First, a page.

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New Hampshire Department of Environmental Services
PUBLIC GOVERNMENT BUSINESS A to Z LIST

Frequently Asked Questions
 
  • What is a Small MS4?
    Small MS4 stands for Small Municipal Separate Storm Sewer System. It is defined as a publicly owned conveyance or system of conveyances from ditches, curbs or underground pipes that divert stormwater into the surface waters of the state.
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  • What is a Municipality?
    Under the Phase II program, the following are considered municipalities:
    • United States, a state, city, town, borough, county, parish, district association or other public body.
    • US military installations, state or federal hospitals, county prison complexes, state colleges or universities, highways and other thoroughfares.
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  • Who will be required to apply for a MS4 General Permit in Phase II?
    A small MS4 is subject to storm water regulation if it is located within an "Urbanized Area"*

* Urbanized Areas - The Bureau of the Census has defined an "Urbanized Area" as a central place (or places) adjacent to a densely settled surrounding territory that together have a residential population of at least 50,000 and an average density of at least 1,000 people per square mile.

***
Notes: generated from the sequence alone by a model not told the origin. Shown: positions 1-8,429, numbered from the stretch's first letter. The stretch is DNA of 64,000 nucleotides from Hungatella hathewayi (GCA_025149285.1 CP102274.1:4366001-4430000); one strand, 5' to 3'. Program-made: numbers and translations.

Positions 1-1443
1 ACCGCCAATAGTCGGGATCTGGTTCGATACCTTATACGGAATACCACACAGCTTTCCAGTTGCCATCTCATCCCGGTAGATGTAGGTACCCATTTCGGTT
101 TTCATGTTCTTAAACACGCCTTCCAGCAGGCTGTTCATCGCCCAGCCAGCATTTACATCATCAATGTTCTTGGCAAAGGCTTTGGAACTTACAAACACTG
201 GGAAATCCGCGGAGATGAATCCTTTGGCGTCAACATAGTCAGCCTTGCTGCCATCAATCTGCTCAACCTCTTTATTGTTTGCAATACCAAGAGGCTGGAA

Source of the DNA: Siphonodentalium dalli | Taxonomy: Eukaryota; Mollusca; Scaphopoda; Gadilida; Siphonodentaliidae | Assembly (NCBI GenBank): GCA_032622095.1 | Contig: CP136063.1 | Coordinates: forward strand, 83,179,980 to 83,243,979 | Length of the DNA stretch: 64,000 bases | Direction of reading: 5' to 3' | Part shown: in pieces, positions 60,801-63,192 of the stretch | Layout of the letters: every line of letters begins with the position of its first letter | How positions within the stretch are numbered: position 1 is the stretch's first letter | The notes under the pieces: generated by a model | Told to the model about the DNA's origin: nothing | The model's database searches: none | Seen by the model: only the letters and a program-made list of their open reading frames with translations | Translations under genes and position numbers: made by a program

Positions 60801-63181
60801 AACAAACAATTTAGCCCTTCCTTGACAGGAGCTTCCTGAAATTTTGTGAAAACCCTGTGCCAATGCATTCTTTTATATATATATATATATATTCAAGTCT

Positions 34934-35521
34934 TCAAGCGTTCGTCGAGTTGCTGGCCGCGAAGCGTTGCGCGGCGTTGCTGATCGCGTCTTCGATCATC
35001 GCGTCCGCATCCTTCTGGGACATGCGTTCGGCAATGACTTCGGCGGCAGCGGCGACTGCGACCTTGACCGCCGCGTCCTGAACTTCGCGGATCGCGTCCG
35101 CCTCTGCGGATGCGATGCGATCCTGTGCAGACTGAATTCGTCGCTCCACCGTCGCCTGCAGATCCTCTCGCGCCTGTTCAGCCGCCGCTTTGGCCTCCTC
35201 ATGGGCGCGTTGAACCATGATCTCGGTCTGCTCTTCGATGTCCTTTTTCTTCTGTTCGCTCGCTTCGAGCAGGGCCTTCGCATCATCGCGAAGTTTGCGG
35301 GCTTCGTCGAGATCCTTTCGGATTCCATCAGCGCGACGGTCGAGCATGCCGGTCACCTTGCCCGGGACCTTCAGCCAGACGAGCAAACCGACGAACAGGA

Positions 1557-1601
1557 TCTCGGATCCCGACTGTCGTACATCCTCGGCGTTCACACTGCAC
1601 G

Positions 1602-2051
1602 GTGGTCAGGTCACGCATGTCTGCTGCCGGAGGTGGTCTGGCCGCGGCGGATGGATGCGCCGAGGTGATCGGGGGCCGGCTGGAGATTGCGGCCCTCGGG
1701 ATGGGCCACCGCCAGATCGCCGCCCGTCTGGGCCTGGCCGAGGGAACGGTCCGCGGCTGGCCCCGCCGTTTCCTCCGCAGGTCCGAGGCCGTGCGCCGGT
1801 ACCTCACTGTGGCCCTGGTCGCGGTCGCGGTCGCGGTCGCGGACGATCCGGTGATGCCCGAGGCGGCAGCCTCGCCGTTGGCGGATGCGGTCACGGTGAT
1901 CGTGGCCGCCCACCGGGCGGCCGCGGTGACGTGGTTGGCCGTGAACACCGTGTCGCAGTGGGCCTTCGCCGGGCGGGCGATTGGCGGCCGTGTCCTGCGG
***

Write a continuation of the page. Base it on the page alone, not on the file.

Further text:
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  • What is required for an MS4 under Phase II?
    If your MS4 falls within an urbanized area, you must obtain the MS4 General Permit Adobe Acrobat Reader Symbol. The general permit requires the submission of a Notice-of-Intent (NOI) which requires general information about who owns and operates the MS4, where the MS4 is located, and to what surface waters the MS4 discharges. In conjunction with the NOI, a detailed storm water management program must be designed and implemented. Over the five year permit term, the operator is responsible for implementing a Storm Water Management Program including Best Management Practices and Measurable Goals to address the Six Minimum Control Measures that will control pollutants from all of the MS4 discharge points to the "Maximum Extent Practicable."

    For MS4s in the coastal watershed, there are two grants administered by DES that can help pay for required elements of one of the six minimum control measures, illicit discharge detection and elimination. Funding for these grants is provided by the New Hampshire Estuaries Project.

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  • When do MS4 facilities need to apply for a MS4 General Permit?
    The final MS4 General Permit was issued in the Federal Register and became effective on May 1, 2003. The permit requires that all owners and operators of small MS4 file their Notice of Intent applications by July 30, 2003.
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